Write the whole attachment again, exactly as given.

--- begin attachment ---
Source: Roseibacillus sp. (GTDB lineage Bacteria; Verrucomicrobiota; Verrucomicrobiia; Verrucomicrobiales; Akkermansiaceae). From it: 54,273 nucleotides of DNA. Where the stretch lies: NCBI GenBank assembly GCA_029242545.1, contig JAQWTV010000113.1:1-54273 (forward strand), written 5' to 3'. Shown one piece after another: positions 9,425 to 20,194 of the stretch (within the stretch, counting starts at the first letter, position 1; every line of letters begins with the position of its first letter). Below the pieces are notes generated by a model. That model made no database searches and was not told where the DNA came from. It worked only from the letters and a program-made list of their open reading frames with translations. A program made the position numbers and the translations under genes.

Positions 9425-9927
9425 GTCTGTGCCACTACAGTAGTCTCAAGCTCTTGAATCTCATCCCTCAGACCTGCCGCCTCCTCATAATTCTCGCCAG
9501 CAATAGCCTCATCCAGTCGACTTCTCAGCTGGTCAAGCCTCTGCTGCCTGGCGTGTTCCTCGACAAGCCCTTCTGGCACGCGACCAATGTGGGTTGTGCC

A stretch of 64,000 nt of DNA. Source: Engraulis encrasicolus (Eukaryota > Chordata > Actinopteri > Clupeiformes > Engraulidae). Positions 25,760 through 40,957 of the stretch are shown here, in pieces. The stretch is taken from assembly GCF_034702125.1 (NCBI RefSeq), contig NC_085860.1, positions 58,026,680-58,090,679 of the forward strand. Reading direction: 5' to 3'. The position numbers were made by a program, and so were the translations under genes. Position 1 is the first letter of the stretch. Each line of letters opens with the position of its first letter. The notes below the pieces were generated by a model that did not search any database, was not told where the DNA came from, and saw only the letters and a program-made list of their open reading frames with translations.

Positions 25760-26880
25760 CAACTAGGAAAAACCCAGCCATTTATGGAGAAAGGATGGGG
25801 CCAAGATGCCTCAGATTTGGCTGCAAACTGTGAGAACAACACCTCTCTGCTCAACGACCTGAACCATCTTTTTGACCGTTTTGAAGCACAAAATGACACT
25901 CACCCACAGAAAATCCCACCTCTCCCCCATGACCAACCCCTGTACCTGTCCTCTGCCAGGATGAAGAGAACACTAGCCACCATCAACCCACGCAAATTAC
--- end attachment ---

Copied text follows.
Source: Roseibacillus sp. (GTDB lineage Bacteria; Verrucomicrobiota; Verrucomicrobiia; Verrucomicrobiales; Akkermansiaceae). From it: 54,273 nucleotides of DNA. Where the stretch lies: NCBI GenBank assembly GCA_029242545.1, contig JAQWTV010000113.1:1-54273 (forward strand), written 5' to 3'. Shown one piece after another: positions 9,425 to 20,194 of the stretch (within the stretch, counting starts at the first letter, position 1; every line of letters begins with the position of its first letter). Below the pieces are notes generated by a model. That model made no database searches and was not told where the DNA came from. It worked only from the letters and a program-made list of their open reading frames with translations. A program made the position numbers and the translations under genes.

Positions 9425-9927
9425 GTCTGTGCCACTACAGTAGTCTCAAGCTCTTGAATCTCATCCCTCAGACCTGCCGCCTCCTCATAATTCTCGCCAG
9501 CAATAGCCTCATCCAGTCGACTTCTCAGCTGGTCAAGCCTCTGCTGCCTGGCGTGTTCCTCGACAAGCCCTTCTGGCACGCGACCAATGTGGGTTGTGCC

A stretch of 64,000 nt of DNA. Source: Engraulis encrasicolus (Eukaryota > Chordata > Actinopteri > Clupeiformes > Engraulidae). Positions 25,760 through 40,957 of the stretch are shown here, in pieces. The stretch is taken from assembly GCF_034702125.1 (NCBI RefSeq), contig NC_085860.1, positions 58,026,680-58,090,679 of the forward strand. Reading direction: 5' to 3'. The position numbers were made by a program, and so were the translations under genes. Position 1 is the first letter of the stretch. Each line of letters opens with the position of its first letter. The notes below the pieces were generated by a model that did not search any database, was not told where the DNA came from, and saw only the letters and a program-made list of their open reading frames with translations.

Positions 25760-26880
25760 CAACTAGGAAAAACCCAGCCATTTATGGAGAAAGGATGGGG
25801 CCAAGATGCCTCAGATTTGGCTGCAAACTGTGAGAACAACACCTCTCTGCTCAACGACCTGAACCATCTTTTTGACCGTTTTGAAGCACAAAATGACACT
25901 CACCCACAGAAAATCCCACCTCTCCCCCATGACCAACCCCTGTACCTGTCCTCTGCCAGGATGAAGAGAACACTAGCCACCATCAACCCACGCAAATTAC